|smaller tumbled marble tiles make a great backsplash|
Allow me to politely disagree.
Ceramic tile projects do have certain aspects that lend themselves to DIY efforts. Working with tile can be similar to playing with Lego blocks: you do it piece-by-piece and you can undo your mistakes easily, at first anyway.
On the other hand, errors left unfixed for more than a day or two are all but permanent. Furthermore, the tools you'll need for professional results almost always include a wet-saw -- not a 'basic tool' in my opinion. Why will you need a water-cooled tile saw? To cut around the inevitable electrical outlets above your counter-top. And let's face it, many DIY enthusiasts shy away from electrical work, with good reason.
Let's look at the cons of doing your own backsplash tile, first; then we'll consider tips for doing the project if you decide to go ahead.
- Kitchen projects are highly visible, and the backsplash is at eye-level.
- Laying out the tile pattern can be problematic.
- As with all tile projects, surface preparation is critical to getting good results.
- You'll be working over-top of a two-foot surface and beneath the overhead cabinets -- it's an awkward angle, at best.
- The topmost row of tiles will almost always have to be cut to fit the upper cabinets.
- Using thinset mortar around finished wood and polished counters can make a big mess.
- You will have to work with and around electrical outlets and switches.
- This all but requires using a wet-cutting tile saw.
- Exposed ends will need proper finishing attention, or the project will look amateurish.
- Grouting to the counter-top and up to the top cabinets isn't fun. Expert caulking is important.
- Choose your tile carefully, with a designer's eye to the relatively small space involved. Take some measurements, and look for tile sizes that might suit the numbers. In general, avoid choosing tiles larger than 8" square.
- With your counter-tops completely clear, protect the surface with paper or cardboard. For each wall area, physically lay-out the actual tiles. This will help you spot cutting problems at outlets, ends, and corners. Be sure to consider the spacing required for bull-nose edging tiles or other tile edging materials at every open end.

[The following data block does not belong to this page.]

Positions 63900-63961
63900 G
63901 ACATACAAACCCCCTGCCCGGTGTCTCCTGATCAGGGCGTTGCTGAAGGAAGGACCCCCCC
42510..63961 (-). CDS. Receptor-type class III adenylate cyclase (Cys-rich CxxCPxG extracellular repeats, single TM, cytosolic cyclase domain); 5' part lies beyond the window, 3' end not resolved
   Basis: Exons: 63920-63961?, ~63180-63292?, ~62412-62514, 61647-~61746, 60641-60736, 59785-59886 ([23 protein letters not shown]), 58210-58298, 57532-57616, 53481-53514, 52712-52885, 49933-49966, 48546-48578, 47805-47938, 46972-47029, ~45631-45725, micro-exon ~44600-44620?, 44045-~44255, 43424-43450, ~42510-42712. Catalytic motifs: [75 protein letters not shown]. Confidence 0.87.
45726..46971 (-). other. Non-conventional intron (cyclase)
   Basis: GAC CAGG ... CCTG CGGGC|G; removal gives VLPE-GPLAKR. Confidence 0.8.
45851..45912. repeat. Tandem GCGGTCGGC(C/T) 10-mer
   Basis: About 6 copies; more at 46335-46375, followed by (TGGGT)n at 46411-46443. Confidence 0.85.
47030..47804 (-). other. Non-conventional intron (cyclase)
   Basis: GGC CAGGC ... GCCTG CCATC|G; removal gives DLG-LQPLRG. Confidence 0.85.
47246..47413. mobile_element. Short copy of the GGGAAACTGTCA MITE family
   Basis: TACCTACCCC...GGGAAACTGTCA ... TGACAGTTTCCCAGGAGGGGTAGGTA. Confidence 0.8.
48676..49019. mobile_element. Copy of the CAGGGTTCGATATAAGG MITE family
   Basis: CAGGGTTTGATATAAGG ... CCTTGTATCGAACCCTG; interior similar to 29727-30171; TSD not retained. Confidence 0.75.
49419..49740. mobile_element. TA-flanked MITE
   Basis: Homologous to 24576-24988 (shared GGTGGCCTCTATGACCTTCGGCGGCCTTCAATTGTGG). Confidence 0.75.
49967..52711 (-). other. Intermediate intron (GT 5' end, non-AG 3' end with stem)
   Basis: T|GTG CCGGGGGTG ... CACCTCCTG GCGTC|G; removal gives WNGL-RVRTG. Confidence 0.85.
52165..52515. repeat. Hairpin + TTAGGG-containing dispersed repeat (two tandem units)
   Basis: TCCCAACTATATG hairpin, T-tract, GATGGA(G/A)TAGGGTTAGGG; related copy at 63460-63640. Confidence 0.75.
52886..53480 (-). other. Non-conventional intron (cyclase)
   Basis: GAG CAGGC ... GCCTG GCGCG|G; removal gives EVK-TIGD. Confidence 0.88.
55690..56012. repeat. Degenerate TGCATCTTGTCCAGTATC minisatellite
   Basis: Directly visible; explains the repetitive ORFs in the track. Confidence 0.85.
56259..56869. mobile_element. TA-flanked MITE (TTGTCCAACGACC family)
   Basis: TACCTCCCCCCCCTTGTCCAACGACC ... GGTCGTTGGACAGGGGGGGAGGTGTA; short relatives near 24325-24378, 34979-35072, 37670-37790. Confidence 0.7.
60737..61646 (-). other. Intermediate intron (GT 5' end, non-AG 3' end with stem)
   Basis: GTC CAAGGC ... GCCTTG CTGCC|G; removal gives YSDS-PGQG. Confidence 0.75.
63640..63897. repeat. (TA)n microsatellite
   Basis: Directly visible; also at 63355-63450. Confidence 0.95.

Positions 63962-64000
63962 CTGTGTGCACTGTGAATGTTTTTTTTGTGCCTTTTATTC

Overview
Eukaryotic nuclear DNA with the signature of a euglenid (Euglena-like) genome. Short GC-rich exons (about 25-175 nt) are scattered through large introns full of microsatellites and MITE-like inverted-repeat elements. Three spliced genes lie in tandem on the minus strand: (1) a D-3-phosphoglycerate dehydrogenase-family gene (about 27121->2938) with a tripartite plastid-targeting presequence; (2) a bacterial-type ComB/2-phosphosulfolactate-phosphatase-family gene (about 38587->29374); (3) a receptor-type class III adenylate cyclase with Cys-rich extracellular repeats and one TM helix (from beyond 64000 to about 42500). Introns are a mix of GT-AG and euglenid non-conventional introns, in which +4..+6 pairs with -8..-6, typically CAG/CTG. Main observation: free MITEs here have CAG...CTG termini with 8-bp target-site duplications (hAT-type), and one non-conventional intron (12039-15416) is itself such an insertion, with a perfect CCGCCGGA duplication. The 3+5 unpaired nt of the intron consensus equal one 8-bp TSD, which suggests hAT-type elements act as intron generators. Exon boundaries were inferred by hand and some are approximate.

- Remove all remnants of wallpaper or loose paint. Repair any large gouges and smooth any existing rough surfaces, using plaster-based wall products, rather than vinyl joint compound. Consider priming the entire area for improved adhesion.
- If possible, use mastic adhesive or double-stick plastic sheets (at most big-box stores now), rather than thinset mortar. Less mess, and easier clean-up for both methods.
- Use full, uncut tiles as your first row (at the counter-top). To allow for an expansion joint, use strips of standard cardboard (not corrugated) between the top's surface and the bottom of that first row. Remove spacers before grouting.
- Rather than disconnecting outlets and switches, carefully pull each fixture out of its box (to at least 1/2" away from the wall surface), and use electrical tape to cover all exposed screw connections. For the safest approach, turn off ALL circuits involved until the electrical devices are safely taped.
- Can you avoid buying or renting a wet-saw? Yes, but the alternative involves using a diamond-coated grinding wheel and making a big dust mess -- not to mention the dangers to your fingers when cutting individual tiles. Your best bet is to place every uncut ("field") tile that you can -- first -- and then rent a professional tile-cutting saw for as little as a half-day. Be sure to follow ALL safety directions for using wet-saws.
- Use care when cutting around outlet openings, so that the new tile will support electrical devices at the new surface depth. You can re-install those fixtures before grouting, if desired. (Use masking tape to protect them during grouting.)
- Consider using a wood molding in place of any final, cut row of tiles just below the upper cabinets. If your last row would be 1 1/2" or smaller (fairly typical), this might even be your best option -- and it will save a lot of cutting, tricky/awkward grouting, and caulking.
- When you're ready to grout, be sure to follow the directions on the package; but tackle the job one area at a time, even if you have to make multiple batches of grout. Don't worry, as long as you keep using the same bag or box of dry grout, the grout color will remain reasonably consistent. You can easily clean grout that wanders onto adjacent surfaces in the first hour after application, so don't worry too much about the mess.
- After the grout has dried, carefully caulk the joint between counter-top and row one with a high-quality, silicone-based caulk. Use clear, translucent, or a color-matched product. Be sure to use the least amount possible, rather than trying to wipe big smears from finished surfaces.
copyright 2010 - reprints available upon request
What tile problems have you encountered? Your ideas for future posts and pictures are always welcome. For more tile information, see my DIY Tile Zone, hosted on Helium.